History of Europe
Catholicism
Eastern Orthodoxy

When and how did the Great Schism begin?

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2016-07-11 16:39:14

The "Eastern Schism" (as it is known in the Roman Catholic

Church) or "Great Schism" (as it is known in the Orthodox Church)

can be dated to 1054, when Cardinal Humbert and two papal legates

delivered a bull of excommunication against Patriarch Caerularius

of Constantinople (as well as Leo of Achrida and their adherents);

other sources give the date of the schism as 1056. However, things

are not really that simple. There were fractures before 1054

between Eastern and Western Christianity, and there were temporary

reconciliations afterwards. For a more thorough coverage of the

schism, from both the Orthodox and Roman Catholic viewpoints, see

the first two links below. There was also a Western Schism

(referenced in the previous answers listed here) which lasted from

1378 to 1417, but this was a division within the Roman Catholic

Church and had nothing to do with Eastern Orthodoxy. See the other

link below for more information on this event. Answer The Western

Schism or Great Schism lasted from A.D. 1378 until A.D.1417 and

began when the Roman mobs forced the College of Cardinals to elect

an Italian as a pope. The cardinals declared the election invalid

saying that they had voted under a lot of pressure. Later they

elected a second Italian pope who refused to resign and the church

faced the problem of being led by two popes. This problem became

known as the Great Schism.

Answer This happened soon after the Great Schism of 1054 AD. The

year 1054 AD is generally regarded as the final date of the split

in the Universal Church, which began in the year 800 AD when

Charlemange set himself up as a rival king to the Eastern Roman

Emperor in Constantinople. The year 800 marks the beginning of the

separation between the Latin West and the Orthodox East, which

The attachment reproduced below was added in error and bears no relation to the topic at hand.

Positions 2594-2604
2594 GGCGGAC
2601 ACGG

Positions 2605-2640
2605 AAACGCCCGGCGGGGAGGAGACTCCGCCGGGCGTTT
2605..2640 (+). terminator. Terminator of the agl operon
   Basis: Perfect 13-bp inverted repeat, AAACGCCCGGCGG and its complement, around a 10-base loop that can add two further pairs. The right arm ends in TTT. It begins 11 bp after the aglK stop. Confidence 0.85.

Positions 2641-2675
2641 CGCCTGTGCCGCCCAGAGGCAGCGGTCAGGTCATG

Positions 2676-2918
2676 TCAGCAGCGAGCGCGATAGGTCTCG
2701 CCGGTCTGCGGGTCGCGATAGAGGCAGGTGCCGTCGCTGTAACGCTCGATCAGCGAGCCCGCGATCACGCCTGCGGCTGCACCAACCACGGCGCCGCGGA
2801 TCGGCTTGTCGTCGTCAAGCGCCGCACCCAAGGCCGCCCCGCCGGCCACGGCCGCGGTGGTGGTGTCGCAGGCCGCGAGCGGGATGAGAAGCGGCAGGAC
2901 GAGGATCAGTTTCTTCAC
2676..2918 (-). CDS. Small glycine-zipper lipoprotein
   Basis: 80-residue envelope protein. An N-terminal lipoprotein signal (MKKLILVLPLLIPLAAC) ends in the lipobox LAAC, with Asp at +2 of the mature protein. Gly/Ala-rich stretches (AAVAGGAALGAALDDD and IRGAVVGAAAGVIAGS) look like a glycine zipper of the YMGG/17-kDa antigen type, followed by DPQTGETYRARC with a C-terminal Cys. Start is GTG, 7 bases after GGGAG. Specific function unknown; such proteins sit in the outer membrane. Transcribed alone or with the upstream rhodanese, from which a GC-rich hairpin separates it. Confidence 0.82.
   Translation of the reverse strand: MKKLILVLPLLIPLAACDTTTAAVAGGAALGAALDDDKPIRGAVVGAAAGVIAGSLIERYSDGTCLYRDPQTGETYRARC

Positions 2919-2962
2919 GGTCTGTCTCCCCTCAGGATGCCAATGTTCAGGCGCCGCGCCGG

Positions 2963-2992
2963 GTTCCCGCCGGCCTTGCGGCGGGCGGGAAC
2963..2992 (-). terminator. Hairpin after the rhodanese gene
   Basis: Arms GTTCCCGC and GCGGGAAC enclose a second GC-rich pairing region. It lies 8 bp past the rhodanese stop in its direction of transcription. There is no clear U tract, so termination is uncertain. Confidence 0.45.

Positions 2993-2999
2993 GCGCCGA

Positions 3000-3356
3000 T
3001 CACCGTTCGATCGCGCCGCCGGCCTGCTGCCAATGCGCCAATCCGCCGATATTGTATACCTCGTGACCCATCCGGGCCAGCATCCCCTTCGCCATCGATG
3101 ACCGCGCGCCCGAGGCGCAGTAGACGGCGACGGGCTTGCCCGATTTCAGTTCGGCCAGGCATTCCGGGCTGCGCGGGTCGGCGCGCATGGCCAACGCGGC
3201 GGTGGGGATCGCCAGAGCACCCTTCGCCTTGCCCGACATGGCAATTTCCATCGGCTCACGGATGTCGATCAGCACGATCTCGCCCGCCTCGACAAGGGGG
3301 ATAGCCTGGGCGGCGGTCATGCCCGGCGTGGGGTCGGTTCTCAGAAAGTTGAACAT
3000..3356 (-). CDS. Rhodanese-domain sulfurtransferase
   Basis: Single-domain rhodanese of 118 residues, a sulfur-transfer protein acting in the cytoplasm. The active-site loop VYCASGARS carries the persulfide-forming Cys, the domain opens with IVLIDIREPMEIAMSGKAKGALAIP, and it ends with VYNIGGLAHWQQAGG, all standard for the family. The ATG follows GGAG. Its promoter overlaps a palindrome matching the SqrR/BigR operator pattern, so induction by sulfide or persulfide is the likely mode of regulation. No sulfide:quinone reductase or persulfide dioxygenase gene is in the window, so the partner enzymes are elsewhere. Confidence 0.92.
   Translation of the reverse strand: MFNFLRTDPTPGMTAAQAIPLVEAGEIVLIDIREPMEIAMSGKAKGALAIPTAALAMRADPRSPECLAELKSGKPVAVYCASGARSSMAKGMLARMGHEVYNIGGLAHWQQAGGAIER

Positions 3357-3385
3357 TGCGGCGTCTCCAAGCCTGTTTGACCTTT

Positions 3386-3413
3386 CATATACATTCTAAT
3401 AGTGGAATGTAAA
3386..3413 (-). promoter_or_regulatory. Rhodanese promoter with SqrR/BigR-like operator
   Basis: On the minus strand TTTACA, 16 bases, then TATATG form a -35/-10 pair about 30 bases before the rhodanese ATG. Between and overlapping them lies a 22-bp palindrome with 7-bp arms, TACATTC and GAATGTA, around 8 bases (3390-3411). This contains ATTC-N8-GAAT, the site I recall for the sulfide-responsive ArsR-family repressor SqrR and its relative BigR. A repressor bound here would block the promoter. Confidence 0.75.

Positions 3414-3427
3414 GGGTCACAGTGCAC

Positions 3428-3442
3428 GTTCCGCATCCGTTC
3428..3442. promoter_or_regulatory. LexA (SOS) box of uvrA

concluded in 1054 with the mutual excommunications by Cardinal

Humbertus and Patriarch Michael I of Constantinople in the Church

of Hagia Sophia. From 1054 onwards, the Western Christians became

known as Roman Catholics and the Eastern Christians became known as

the Orthodox Church. first of all, it is when did the great schism

begin and i dont know

Answer2: As time passed, efforts were made to translate the

Bible into the languages that people commonly spoke. Few could read

the Bible in the Hebrew or Greek in which it was written. Almost

300 years before Jesus lived on earth, work began on translating

the Hebrew Scriptures into Greek. That translation is known as the

Greek Septuagint. Some 700 years later, Jerome produced a famous

translation known as the Vulgate. This was a rendering of the

Hebrew and Greek Scriptures into Latin, which was the common tongue

of the Roman Empire of that time.

Later, Latin began to fade as a common language. Only the

well-educated maintained familiarity with Latin, and the Catholic

Church resisted efforts to translate the Bible into other

languages. Religious leaders argued that Hebrew, Greek, and Latin

were the only suitable Bible languages.

In the ninth century C.E., Methodius and Cyril, Thessalonian

missionaries acting on behalf of the Eastern Church in Byzantium,

promoted the use of Slavic as a church language. Their goal was to

enable the Slavic peoples of Eastern Europe, who understood neither

Greek nor Latin, to learn about God in their own language.

These missionaries, however, met with fierce opposition from

German priests, who sought to impose Latin as a defense against the

expanding influence of Byzantine Christianity. Clearly, politics

were more important to them than people's religious education.

Increasing tensions between the Western and Eastern branches of

Christendom led to the division between Roman Catholicism and

Eastern Orthodoxy in 1054.


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